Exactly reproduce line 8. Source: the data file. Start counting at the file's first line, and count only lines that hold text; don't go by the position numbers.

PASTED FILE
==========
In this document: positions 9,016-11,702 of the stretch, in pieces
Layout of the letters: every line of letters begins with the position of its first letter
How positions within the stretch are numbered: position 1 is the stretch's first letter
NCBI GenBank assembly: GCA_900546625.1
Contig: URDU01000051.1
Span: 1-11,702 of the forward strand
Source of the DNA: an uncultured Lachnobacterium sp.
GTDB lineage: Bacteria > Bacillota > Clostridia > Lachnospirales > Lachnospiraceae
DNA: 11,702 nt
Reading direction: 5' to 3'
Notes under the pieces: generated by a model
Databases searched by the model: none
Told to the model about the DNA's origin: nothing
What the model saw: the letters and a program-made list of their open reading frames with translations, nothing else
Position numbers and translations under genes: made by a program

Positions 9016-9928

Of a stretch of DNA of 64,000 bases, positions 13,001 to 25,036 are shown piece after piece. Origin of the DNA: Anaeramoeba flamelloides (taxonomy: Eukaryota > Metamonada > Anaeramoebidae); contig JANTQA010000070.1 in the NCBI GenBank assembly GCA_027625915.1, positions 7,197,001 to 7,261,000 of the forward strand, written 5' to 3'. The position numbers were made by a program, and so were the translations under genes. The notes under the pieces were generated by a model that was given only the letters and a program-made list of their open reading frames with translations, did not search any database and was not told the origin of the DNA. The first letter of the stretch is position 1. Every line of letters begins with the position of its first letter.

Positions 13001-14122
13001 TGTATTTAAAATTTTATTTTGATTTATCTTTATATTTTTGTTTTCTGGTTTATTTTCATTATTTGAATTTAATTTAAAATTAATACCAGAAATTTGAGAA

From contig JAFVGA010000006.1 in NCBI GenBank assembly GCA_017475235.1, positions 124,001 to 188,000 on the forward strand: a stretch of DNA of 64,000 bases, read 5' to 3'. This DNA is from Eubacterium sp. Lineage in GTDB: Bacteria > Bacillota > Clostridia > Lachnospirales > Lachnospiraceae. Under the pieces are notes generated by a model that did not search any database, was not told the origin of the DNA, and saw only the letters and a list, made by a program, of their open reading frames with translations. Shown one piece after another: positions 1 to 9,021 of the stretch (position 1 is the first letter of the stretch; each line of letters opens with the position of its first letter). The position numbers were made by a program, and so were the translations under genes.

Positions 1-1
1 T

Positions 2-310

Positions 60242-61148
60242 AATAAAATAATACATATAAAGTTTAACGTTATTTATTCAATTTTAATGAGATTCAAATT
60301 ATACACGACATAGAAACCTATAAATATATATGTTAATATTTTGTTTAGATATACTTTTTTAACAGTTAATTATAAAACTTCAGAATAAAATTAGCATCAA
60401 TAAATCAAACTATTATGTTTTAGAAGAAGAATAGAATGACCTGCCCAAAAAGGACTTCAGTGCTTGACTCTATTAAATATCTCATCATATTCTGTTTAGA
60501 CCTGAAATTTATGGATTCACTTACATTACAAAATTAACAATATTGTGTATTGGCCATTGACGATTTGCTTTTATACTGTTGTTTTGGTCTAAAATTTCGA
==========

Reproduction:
GTDB lineage: Bacteria > Bacillota > Clostridia > Lachnospirales > Lachnospiraceae